The baby blue of Team Canada’s cycling colours stands out distinctly from the red and white branding of other Canadian disciplines. It was worn by three-time cross country mountain bike world champion and Olympic silver medallist Alison Sydor, three-time Olympian Jocelyn Lovell and track cyclist Curt Harnett, who won three medals at the Olympics. Gordon Singleton, who was the first cyclist in history to hold the world records simultaneously in the 200-m, 500-m and 1000-m sprint races, and Steve Bauer, winner of Canada’s first Olympic medal and numerous professional races, also wore the blue, white and red uniform.
The shade of blue, not found in any other Canadian national branding, has been featured as the third colour in the iconic Cycling Canada kit designs since the 1960s. Kris Westwood, high-performance director at Cycling Canada, points out that cycling isn’t the only Canandian athletic discipline to use a design that distinguishes it from dozens of countries whose national colours are red and white. Many Canadian sports disciplines, such as track and field, have integrated black into their uniform design. Alpine skiing in Canada has often used a bright yellow in its design, Alpine Canada’s signature colour.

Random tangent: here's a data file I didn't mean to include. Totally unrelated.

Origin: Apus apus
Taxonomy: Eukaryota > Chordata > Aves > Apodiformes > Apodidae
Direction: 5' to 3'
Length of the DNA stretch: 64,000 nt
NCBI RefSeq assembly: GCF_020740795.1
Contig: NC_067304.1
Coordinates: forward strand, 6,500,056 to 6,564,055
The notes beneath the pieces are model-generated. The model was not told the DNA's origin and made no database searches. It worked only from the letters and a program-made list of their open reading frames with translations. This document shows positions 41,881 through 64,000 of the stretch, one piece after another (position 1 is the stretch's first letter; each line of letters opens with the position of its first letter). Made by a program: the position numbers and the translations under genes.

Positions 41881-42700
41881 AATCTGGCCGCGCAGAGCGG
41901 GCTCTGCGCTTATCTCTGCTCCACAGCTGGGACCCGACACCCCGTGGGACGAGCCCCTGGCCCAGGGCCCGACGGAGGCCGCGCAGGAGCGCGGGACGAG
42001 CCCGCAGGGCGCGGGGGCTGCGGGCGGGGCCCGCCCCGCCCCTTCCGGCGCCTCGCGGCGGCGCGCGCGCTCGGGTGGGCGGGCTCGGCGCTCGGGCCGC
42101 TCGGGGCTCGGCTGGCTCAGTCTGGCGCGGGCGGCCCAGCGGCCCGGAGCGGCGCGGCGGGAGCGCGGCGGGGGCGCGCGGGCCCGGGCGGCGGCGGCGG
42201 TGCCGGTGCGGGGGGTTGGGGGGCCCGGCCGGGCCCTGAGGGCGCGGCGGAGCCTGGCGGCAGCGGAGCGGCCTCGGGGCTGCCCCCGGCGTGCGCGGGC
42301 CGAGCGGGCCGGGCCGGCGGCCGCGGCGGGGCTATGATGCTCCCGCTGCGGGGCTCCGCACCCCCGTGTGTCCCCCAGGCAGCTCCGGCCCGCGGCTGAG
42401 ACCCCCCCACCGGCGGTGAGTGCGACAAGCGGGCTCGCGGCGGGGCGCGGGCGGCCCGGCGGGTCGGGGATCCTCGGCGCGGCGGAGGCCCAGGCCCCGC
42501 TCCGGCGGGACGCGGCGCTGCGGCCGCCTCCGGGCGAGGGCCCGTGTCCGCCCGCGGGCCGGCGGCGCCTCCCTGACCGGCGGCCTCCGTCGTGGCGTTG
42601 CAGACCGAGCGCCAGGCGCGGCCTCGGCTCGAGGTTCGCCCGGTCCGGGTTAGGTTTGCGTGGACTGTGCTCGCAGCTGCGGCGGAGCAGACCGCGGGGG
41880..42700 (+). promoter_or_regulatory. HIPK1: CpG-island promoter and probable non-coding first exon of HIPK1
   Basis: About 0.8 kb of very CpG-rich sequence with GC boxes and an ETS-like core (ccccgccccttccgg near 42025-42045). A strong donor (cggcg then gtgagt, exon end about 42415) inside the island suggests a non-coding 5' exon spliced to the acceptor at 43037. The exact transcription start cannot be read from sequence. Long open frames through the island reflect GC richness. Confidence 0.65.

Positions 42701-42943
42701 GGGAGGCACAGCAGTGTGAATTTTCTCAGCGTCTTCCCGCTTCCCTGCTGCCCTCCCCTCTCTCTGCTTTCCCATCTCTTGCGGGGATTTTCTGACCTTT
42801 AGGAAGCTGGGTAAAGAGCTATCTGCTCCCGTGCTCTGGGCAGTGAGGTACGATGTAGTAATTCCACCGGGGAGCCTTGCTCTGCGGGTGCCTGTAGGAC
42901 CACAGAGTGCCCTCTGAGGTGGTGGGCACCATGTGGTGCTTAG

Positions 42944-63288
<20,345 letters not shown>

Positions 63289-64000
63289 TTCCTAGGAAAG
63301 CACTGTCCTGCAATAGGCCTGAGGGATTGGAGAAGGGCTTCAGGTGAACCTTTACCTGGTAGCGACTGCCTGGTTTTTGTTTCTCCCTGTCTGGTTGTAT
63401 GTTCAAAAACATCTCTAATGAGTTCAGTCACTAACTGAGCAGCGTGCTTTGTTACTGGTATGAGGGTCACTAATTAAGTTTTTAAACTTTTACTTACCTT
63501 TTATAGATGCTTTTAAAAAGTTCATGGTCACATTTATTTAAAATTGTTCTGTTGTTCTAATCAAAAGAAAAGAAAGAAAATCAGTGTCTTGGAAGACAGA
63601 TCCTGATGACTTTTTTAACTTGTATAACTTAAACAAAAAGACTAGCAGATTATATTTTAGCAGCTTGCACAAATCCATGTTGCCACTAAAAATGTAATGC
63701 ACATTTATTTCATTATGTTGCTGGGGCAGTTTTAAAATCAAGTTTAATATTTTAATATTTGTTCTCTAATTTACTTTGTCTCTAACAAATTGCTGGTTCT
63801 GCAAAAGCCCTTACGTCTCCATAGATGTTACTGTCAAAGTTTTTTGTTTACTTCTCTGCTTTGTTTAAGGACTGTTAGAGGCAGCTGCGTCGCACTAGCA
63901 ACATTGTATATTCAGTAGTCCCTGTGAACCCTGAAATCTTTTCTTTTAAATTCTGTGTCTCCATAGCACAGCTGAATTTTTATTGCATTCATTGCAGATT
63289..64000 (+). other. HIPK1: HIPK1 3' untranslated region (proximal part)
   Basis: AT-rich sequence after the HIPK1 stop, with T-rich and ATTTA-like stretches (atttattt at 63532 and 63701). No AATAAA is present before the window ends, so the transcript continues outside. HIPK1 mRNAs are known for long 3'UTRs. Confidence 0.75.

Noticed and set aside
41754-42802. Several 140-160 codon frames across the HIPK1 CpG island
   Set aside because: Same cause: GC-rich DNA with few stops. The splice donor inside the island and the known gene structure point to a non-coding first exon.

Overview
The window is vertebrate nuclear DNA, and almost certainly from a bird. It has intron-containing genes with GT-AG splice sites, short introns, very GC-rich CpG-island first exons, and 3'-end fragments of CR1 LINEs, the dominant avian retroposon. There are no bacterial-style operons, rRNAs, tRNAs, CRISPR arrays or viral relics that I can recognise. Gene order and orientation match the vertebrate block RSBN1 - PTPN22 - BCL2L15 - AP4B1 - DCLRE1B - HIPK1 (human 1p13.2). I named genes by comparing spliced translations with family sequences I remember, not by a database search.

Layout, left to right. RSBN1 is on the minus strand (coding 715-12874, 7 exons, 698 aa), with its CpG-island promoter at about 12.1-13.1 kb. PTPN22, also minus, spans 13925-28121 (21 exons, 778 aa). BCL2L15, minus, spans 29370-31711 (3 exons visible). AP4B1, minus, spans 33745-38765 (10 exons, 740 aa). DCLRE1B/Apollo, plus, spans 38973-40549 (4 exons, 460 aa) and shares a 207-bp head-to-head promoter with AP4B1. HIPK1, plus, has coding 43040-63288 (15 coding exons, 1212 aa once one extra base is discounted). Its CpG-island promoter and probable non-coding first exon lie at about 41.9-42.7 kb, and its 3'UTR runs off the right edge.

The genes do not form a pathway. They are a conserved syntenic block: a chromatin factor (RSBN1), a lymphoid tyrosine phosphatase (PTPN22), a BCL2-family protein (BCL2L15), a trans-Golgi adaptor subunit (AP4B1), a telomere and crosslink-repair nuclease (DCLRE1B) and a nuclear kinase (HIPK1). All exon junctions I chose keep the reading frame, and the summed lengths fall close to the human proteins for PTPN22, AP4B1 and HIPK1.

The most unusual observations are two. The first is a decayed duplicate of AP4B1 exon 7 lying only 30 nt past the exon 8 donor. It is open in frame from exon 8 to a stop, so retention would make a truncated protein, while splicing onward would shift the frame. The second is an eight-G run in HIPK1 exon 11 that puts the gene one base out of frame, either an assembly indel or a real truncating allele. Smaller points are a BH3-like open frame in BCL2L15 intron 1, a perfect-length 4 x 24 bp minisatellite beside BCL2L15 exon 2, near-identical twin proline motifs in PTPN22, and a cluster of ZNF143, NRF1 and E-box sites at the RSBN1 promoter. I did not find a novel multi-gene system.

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Canadian Cycling Blue
The origin of the cycling blue is shrouded in mystery. Westwood says that the colour is commonly thought to represent the many Canadian bodies of water, such as the Great Lakes and oceans. “Some say it specifically represents the three oceans our coastline touches,” he says. For a landlocked sport, water symbolism seems unexpected, but around the 1960s, when the first blue, red and white kits were released, Canada came very close to using a similar design for its new national flag.
The Pearson Pennant
The suggested flag was known as the Pearson Pennant, after Prime Minister Lester B. Pearson, who made it no secret that the design was his favourite during the 1964 Great Canadian Flag Debate. The blue bars of the flag reflect Canada’s motto, “From Sea to Sea” (A Mari Usque Ad Mar), and the design was used to inform the final Canadian flag we see today. While there is no official connection from the kit to the flag, the shade of blue, and its symbolic meaning, are unmistakably similar and likely linked.